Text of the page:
The 1848 Politician
Starting in 1840, he stopped writing poetry to dedicate himself fully to politics. The publication of the Histoire des Girondins [History of the Girondists] in 1847 proved his commitment. He had by then become an eloquent speaker of the assembly and a formidable opponent to Louis-Philippe’s monarchy. Immersed in the liberal thoughts of his times and sensible to the fate of the proletarian class engendered by the industrial society, Lamartine, who was a legitimist back in 1820, gradually changed and eventually joined the Republicans even before the 1848 revolution.
After the fall of Louis-Philippe and during the proclamation of the Second Republic, he took part in the provisional government committee and becomes secretary for Foreign Affairs from February to May 1848. Though the government was officially presided by Dupont de l’Eure, Lamartine was its strongest man.
The 25th of February 1848, on the stairs leading to the Hotel de Ville, he stopped the rioters and had the red flag rejected in favour of the tricolour flag, which from then on would never be contested again as a national symbol.
“The tricolour flag has been seen all around the world along with the Republic and the Empire, with your liberties and your glories […] the red flag has only been seen around the Champ de Mars dragged around in puddle of people’s blood.”
The first governmental measures directly emerged from ideas defended by Lamartine in the previous years: the right to work, abolition of the death penalty, freedom of the press and reunion, direct universal suffrage for man, and the abolition of slavery, whose decree was signed on the 27th of April 1848.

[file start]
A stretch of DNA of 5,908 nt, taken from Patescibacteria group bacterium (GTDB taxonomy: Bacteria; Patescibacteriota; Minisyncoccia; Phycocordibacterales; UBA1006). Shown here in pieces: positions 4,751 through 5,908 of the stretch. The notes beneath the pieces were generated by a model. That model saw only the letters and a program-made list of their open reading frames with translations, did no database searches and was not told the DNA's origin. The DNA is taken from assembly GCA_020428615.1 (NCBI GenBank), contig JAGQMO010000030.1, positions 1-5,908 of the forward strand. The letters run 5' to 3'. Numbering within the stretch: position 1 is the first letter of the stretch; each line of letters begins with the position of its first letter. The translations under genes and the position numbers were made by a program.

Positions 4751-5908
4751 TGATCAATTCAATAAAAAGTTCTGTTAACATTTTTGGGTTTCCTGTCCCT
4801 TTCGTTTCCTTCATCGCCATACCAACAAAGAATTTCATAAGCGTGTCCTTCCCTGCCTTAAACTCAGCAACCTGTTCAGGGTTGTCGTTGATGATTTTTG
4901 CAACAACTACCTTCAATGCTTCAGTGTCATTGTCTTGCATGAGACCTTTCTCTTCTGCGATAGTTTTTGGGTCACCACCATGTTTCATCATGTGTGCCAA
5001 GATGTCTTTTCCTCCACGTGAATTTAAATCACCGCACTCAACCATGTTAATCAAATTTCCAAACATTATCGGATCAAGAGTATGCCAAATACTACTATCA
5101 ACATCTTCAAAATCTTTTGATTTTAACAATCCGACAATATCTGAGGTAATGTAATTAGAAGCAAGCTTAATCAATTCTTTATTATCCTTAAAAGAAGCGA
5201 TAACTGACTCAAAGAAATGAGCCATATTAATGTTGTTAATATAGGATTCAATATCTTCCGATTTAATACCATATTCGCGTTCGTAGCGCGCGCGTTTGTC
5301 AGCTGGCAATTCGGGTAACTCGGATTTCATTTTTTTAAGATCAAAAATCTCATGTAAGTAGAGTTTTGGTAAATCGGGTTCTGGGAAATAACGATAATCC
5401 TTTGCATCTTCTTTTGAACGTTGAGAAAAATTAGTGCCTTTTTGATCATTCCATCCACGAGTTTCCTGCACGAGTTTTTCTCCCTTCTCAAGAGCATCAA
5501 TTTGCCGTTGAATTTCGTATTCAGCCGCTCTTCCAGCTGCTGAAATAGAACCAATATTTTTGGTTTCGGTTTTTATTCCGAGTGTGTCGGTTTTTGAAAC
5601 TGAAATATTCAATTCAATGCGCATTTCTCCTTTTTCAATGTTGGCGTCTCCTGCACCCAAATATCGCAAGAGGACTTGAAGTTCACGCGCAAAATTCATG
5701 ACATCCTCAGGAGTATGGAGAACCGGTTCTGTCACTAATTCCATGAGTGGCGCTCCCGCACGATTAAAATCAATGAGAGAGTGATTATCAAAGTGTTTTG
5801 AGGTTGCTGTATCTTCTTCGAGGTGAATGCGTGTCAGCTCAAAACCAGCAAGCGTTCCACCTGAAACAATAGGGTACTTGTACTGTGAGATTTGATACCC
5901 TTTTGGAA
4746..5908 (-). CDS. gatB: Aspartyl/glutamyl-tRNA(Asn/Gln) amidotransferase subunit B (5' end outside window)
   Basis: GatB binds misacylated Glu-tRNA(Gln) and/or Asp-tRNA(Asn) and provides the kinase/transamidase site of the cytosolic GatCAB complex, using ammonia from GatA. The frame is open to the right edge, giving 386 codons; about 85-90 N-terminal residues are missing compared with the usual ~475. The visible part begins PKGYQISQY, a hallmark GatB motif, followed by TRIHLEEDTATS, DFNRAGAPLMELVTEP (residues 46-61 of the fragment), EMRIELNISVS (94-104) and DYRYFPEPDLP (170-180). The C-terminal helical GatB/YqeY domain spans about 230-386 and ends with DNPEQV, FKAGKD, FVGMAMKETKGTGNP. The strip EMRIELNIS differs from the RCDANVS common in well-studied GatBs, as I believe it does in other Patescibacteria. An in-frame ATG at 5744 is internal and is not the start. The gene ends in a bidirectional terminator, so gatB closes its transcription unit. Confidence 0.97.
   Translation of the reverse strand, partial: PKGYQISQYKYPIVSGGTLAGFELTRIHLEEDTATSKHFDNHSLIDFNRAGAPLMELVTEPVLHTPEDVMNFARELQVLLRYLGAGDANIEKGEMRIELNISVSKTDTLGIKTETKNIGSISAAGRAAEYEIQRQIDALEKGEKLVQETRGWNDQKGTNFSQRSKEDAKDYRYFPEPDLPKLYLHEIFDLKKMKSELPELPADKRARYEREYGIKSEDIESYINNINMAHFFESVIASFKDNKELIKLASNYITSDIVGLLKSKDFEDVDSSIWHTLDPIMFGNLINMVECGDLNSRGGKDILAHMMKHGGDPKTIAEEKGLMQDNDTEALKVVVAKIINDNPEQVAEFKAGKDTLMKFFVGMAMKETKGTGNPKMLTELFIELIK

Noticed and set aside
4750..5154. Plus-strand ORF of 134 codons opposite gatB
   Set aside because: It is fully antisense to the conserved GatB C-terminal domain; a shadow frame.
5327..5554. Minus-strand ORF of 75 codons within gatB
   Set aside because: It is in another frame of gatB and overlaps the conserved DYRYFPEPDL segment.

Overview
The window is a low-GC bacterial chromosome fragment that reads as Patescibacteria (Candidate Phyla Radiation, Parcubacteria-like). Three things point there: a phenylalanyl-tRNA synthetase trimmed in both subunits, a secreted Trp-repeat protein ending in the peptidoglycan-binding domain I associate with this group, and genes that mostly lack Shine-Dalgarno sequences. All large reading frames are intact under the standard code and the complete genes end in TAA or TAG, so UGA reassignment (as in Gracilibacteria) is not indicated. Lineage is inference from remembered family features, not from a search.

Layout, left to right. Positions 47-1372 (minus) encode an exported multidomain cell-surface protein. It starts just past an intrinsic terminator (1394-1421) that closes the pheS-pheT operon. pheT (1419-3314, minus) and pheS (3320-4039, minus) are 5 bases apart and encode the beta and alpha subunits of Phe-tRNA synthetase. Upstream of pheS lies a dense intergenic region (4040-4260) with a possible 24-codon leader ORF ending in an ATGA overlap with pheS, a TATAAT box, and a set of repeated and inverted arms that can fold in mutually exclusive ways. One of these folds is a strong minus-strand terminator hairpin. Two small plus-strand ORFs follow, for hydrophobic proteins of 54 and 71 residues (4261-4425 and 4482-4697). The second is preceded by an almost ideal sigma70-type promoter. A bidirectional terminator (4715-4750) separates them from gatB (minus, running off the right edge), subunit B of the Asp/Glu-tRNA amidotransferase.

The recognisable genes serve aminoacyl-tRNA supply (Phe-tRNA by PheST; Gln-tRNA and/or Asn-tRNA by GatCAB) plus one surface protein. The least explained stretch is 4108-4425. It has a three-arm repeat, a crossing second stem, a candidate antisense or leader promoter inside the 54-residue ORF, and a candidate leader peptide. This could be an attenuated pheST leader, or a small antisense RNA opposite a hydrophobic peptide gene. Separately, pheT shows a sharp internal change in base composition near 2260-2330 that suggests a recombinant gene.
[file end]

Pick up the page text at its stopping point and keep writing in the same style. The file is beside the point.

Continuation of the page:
A few weeks later, the “journées de juin” [the June days] unravelled his prestige. In December, for the presidential election, the French people only granted him 0.23 % of the suffrage and Louis-Napoléon Bonaparte was triumphally elected with 74 % of the votes.
Not too long after this failure, Lamartine withdrew himself from the political arena, with a feeling of bitterness.
1848-1869: “The literary hard labour”
During the final part of his life, he had to face worrying financial issues. Despite his considerable wealth, Alphone de Lamartine was not a very good manager and was thus forced to keep writing more and more in order to pay off his debts. His financial difficulties were made even worse by the large annuities that he felt obliged to transfer to his sisters to compensate for the properties he personally inherited.
Pressured into a “literary hard labour” according to his own terms, he continually wrote and taught, starting from 1856, a Cours familier de littérature [domestic course of literature] to subscribers, thus creating one of the first system of literary subscriptions.
Largely exhausted, he finally accepted from the city of Paris the concession of a cabin in Passy, where he passed away on the 28th of February 1869.